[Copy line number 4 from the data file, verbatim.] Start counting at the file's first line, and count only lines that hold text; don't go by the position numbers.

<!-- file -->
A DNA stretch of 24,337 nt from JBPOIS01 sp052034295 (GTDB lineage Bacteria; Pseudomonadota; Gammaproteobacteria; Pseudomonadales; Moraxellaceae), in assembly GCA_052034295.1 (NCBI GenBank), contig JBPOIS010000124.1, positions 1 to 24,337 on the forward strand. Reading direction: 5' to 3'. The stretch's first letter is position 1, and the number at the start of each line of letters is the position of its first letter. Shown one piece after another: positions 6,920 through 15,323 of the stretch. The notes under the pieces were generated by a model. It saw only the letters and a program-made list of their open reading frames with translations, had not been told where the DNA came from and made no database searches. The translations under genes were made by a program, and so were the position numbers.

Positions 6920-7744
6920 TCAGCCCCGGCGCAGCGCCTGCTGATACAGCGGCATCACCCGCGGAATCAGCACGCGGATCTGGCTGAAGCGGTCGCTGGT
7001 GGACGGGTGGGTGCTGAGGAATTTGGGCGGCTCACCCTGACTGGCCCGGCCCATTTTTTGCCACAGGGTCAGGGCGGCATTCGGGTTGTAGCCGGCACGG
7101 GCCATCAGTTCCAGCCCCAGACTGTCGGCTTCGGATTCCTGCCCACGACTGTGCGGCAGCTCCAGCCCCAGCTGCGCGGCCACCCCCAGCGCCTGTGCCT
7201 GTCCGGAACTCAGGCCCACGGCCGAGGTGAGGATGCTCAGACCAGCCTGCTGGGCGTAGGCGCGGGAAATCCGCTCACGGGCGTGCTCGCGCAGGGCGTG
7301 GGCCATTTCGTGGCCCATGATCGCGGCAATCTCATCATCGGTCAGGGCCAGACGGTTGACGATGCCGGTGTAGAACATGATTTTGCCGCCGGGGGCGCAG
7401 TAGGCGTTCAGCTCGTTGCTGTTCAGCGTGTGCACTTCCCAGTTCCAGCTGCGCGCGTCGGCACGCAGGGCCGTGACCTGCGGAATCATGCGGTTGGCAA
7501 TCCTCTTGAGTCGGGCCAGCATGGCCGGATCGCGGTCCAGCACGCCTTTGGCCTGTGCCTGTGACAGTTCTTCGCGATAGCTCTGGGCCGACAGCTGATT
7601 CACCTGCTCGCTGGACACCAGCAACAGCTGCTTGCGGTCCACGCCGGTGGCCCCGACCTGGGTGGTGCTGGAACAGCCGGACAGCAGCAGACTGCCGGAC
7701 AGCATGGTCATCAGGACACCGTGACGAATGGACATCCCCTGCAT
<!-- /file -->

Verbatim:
7001 GGACGGGTGGGTGCTGAGGAATTTGGGCGGCTCACCCTGACTGGCCCGGCCCATTTTTTGCCACAGGGTCAGGGCGGCATTCGGGTTGTAGCCGGCACGG